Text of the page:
Professional Doctorates …

I’ve been looking at professional doctorates and asking
•    What are they?
•    What are the pros and cons?

Some thoughts then …

The professional doctorate is characterised by the requirement for the holder to demonstrate an original contribution to knowledge, this is the same for all doctorates (Huisman & Naidoo, 2006). It is distinctive by: an emphasis on practice (Dyson, 2009); the prevalence of taught components (Dyson, 2009); and, a diverse, mature and professional experienced student body. Professional doctorates embrace the mode of learning concomitant with the knowledge economy, focusing on knowledge generated from application, known as Mode 2 knowledge (Stew, 2009). Wellington and Sikes (2006) suggest the characteristic impact is on the affective and cognitive attributes of the student.

Prof docs appear to be more prevalent in the US and Australia, though they originated from 1920s America. When looking at which professions engage most with the Prof doc Education and Engineering stand out, and increasingly nursing.

The pattern is difficult to unpack with certainty as each industry or context will have its own motivations for providing or buying into prof docs. However in some way the growth of the prof doc does reflect the trend for recognition of knowledge created outside of the universities and therefore the changing role of HE.

Also, Servage (2009) suggests that expansion of the prof doc may be in part an extension of, the process of massification, and therefore a result of upward inflationary pressure on qualifications. Prof docs may also have beenin part expanded with help from the growth of international online programmes, targeting the work-based learner. Technology has played its part.

Some advantages of the professional doctorate come from its obvious relevance to practice and its breadth of focus as well as the often social dimensions to learning in a cohort; traditional PhDs have been accused of being overly focused, detached from the needs of industry and lonely. The professional doctorate may act as a stimulus for professional growth or ‘professional renewal’ (see, Wellington and Sikes, 2006).
Notably, Usher (2002, cited in Huisman and Naidoo, 2006) recognises that the professional route matches the requirements of today’s knowledge workers. Though in developing or considering prof docs it may be reasonable to question whether the prof doc takes some industries beyond where they want to be: does it ‘academicise’ and distract?, or are development of critical thinking skills and anlaytical approaches always for the good? At the lower levels of HE 4-7, these same tensions exist.

Huisman and Naidoo (2006) highlight that intended advantages may not always be realised. For example they cite research by Nueman (2005) wherein links with industry professionals were in reality rather limited.

Of course, some controversy exists around the parity of standards when the professional doctorate is compared to the ‘gold standard’ PhD (Dyson, 2009), but that is to be expected in reality.

Finally for the student, whilst personal gains are potentially high the intensity of the learning experience can have high costs – as the students, mid-life professionals often have competing demands upon their time through children, parents, financial issues and, of course, demanding professional jobs (see, Wellington ad Sikes, 2006). Of course this is the case for most forms of work based learning.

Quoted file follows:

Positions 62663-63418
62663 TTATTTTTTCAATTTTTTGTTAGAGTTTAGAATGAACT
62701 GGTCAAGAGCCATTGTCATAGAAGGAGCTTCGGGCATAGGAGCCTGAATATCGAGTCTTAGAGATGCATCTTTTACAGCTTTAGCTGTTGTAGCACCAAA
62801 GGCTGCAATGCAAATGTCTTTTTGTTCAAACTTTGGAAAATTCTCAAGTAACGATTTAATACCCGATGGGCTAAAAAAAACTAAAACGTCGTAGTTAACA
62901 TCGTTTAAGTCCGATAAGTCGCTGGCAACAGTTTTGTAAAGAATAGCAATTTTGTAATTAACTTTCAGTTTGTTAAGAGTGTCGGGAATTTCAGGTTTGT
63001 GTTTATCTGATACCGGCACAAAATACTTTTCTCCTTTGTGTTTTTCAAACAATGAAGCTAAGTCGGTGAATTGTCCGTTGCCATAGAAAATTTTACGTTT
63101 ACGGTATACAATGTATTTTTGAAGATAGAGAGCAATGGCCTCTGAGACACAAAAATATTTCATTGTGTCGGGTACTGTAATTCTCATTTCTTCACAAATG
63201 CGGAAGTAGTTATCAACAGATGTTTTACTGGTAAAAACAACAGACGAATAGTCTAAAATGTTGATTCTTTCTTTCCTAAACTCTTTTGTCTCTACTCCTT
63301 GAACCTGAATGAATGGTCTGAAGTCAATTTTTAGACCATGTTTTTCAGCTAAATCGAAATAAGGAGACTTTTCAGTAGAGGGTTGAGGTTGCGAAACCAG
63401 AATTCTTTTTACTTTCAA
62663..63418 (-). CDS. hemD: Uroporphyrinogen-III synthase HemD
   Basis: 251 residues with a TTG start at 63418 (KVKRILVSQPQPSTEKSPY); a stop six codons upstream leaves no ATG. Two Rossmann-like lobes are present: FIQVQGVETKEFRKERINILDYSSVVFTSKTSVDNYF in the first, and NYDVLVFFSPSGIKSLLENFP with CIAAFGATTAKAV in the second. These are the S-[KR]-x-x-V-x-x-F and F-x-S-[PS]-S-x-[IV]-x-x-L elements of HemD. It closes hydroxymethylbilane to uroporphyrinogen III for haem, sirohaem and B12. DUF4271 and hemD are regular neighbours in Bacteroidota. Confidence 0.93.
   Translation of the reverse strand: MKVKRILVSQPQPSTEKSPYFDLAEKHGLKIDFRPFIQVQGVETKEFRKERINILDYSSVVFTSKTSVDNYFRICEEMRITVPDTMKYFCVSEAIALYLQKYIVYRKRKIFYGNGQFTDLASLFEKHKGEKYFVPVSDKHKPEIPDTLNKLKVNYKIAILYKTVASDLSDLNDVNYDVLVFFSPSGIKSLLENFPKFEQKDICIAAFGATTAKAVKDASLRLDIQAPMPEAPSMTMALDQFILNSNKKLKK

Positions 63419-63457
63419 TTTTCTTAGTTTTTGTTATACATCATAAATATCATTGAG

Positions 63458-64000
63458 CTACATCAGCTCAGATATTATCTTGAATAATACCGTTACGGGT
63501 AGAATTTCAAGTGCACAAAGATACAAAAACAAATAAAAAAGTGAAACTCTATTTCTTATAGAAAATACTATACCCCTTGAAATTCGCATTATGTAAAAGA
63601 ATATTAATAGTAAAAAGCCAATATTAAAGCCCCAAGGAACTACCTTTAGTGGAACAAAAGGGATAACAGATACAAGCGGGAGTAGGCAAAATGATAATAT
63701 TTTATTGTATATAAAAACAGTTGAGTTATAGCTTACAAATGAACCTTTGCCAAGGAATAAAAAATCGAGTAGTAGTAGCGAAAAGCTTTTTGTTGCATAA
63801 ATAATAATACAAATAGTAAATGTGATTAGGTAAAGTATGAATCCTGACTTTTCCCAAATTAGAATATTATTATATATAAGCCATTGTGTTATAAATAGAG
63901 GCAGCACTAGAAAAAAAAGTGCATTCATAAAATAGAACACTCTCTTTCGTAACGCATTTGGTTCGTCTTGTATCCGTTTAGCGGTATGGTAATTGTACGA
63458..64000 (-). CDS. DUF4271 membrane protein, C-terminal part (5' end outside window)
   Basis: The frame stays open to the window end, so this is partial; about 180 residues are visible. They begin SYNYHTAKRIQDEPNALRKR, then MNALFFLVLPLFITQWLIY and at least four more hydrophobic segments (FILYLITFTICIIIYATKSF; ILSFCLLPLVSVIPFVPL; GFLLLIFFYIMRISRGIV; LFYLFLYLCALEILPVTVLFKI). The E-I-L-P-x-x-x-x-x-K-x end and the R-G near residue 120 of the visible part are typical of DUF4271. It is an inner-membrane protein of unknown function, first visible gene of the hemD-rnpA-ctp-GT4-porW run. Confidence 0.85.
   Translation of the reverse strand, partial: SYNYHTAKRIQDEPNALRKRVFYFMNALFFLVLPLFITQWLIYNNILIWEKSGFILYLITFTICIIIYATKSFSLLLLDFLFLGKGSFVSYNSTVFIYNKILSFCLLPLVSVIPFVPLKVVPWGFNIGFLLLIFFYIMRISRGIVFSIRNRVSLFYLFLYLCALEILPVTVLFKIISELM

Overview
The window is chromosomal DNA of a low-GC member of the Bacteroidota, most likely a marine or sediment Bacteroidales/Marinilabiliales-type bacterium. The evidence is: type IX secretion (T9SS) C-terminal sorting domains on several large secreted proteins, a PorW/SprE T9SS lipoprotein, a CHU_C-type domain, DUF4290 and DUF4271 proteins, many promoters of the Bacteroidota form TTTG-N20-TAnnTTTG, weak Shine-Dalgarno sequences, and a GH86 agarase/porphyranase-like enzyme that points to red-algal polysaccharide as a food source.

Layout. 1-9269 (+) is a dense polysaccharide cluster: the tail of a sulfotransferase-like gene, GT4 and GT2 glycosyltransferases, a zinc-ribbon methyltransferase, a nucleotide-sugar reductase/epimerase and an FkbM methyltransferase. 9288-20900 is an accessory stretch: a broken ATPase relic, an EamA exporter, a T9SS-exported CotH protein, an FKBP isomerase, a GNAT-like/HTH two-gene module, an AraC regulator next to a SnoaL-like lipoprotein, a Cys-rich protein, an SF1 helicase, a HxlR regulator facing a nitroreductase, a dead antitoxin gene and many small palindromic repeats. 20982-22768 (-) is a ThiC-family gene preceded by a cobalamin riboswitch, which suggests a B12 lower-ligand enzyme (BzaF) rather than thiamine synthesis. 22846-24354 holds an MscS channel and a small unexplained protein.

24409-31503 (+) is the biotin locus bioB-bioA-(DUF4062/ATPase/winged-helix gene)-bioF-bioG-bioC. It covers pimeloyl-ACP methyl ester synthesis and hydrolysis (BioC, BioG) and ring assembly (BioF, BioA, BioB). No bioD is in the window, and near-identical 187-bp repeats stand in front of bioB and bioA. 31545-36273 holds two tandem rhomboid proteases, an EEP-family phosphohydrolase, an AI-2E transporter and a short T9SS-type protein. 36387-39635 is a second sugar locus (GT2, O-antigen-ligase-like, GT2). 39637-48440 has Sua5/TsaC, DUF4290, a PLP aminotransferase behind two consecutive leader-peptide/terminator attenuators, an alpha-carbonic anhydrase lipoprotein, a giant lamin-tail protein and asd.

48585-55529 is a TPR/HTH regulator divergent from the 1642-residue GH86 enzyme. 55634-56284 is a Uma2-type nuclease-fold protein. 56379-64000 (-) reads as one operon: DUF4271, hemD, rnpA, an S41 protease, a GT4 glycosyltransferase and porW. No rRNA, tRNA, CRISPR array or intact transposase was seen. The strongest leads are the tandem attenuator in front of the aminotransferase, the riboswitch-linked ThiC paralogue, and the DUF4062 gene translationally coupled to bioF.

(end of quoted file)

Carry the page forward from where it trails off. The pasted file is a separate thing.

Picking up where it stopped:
One thing that my reading has not cleared up is what constitutes a ‘professional’ for a professional doctorate: is this the attributes of the individual and how they interface with their practice (i.e. they are the professional) or is it a standard, or set of criteria for the role or context that an individual is working in (i.e. the role is a professional one), or perhaps more likely a combination.

Refs:
Dyson, S. (2009). Professional doctorates – to do or not to do: That is the question. International Conference on Professional Doctorates, University of Middlesex, UK Council for Graduate Education. Retrieved May 11, 2011 from http://www.ukcge.ac.uk/OneStopCMS/Core/CrawlerResourceServer.aspx?resource=8CB173B4-C77B-42B3-A9F8-E949B5F0B557&mode=link&guid=675787ab7e6c4c89836817b8ff6c9e29

Huisman, J., & Naidoo, R. (2006). The professional doctorate: From Anglo-Saxon to European challenges. Higher Education Management and Policy, 18(2), 51–63. Retrieved May 12, 2011 from http://www.oecd.org/dataoecd/53/18/42348780.pdf#page=53

Servage, L (2009) Alternative and professional doctoral programmes: what is driving the demand? Studies in Higher Education 34 (7), 765-779.

Stephenson, J., Malloch, M., Cairns, L. and Costley, C. (2004) Towards a third generation of professional doctorates managed by the learners themselves? Retrieved 12 May, 2011 from http://www.johnstephenson.net/jsdeakin.pdf

Stew, G. (2009). What is a doctorate for? International Conference on Professional Doctorates, University of Middlesex, UK Council for Graduate Education. Retrieved May 12, 2011 from http://www.ukcge.ac.uk/Resources/UKCGE/Documents/ICPD%20FP%20Graham%20stew.pdf

Wellington, J. and Sikes, P. (2006) A doctorate in a tight compartment’: why do students choose a professional doctorate and what impact does it have on their personal and professional lives? Studies in Higher Education 31(6), 723-734.

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